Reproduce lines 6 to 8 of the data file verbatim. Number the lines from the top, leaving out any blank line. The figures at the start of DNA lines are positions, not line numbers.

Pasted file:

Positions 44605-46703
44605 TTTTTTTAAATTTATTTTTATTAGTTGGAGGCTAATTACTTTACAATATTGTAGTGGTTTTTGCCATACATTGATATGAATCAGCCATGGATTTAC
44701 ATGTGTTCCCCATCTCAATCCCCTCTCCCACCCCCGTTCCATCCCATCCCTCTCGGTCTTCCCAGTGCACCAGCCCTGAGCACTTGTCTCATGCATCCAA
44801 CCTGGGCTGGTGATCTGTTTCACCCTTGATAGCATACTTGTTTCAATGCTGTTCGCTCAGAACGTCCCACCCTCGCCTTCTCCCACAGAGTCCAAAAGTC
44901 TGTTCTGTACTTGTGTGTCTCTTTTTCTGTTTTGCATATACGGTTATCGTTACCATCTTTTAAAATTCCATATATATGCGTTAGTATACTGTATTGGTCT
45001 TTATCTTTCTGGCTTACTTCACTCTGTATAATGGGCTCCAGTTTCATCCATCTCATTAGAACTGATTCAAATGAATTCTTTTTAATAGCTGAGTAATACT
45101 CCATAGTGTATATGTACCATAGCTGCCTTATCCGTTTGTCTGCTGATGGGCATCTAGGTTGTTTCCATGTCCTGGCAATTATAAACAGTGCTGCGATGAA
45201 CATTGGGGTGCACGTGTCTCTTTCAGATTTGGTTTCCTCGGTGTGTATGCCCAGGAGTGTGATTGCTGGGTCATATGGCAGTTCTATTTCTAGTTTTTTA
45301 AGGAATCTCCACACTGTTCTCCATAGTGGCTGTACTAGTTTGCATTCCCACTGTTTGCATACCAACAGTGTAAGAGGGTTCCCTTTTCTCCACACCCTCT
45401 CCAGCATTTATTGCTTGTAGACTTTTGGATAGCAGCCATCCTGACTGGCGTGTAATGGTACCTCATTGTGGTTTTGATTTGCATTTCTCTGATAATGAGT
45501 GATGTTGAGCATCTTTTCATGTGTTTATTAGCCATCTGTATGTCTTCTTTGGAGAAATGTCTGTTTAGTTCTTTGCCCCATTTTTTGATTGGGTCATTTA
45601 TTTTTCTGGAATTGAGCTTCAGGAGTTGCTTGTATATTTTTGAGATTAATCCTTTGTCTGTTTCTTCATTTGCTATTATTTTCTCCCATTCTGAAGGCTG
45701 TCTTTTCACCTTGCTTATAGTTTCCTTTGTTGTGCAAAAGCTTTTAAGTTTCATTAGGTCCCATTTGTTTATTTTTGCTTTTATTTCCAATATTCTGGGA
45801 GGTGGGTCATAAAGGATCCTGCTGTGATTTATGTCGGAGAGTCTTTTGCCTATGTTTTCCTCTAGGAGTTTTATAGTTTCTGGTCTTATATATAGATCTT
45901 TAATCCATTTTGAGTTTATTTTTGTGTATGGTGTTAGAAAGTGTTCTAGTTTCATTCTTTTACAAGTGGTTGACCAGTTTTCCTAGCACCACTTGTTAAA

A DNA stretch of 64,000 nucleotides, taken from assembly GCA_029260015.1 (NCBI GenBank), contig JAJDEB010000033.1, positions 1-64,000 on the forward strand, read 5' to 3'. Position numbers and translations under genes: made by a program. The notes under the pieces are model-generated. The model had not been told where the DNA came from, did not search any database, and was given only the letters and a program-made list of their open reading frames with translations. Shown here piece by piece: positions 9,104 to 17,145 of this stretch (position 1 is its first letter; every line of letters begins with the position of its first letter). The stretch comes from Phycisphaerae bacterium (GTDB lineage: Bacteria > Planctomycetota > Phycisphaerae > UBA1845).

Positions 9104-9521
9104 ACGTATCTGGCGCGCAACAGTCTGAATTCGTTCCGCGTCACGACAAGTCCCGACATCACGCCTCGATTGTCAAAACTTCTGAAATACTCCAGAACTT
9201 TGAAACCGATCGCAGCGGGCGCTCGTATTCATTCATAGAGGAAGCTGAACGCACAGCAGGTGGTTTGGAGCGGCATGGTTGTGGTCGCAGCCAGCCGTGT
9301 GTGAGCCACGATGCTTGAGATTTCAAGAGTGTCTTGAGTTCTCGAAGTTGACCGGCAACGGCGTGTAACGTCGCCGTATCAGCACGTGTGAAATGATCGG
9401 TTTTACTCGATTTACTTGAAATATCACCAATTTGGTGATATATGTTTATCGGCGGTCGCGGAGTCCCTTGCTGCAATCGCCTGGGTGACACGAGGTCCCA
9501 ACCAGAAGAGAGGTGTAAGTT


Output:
45001 TTATCTTTCTGGCTTACTTCACTCTGTATAATGGGCTCCAGTTTCATCCATCTCATTAGAACTGATTCAAATGAATTCTTTTTAATAGCTGAGTAATACT
45101 CCATAGTGTATATGTACCATAGCTGCCTTATCCGTTTGTCTGCTGATGGGCATCTAGGTTGTTTCCATGTCCTGGCAATTATAAACAGTGCTGCGATGAA
45201 CATTGGGGTGCACGTGTCTCTTTCAGATTTGGTTTCCTCGGTGTGTATGCCCAGGAGTGTGATTGCTGGGTCATATGGCAGTTCTATTTCTAGTTTTTTA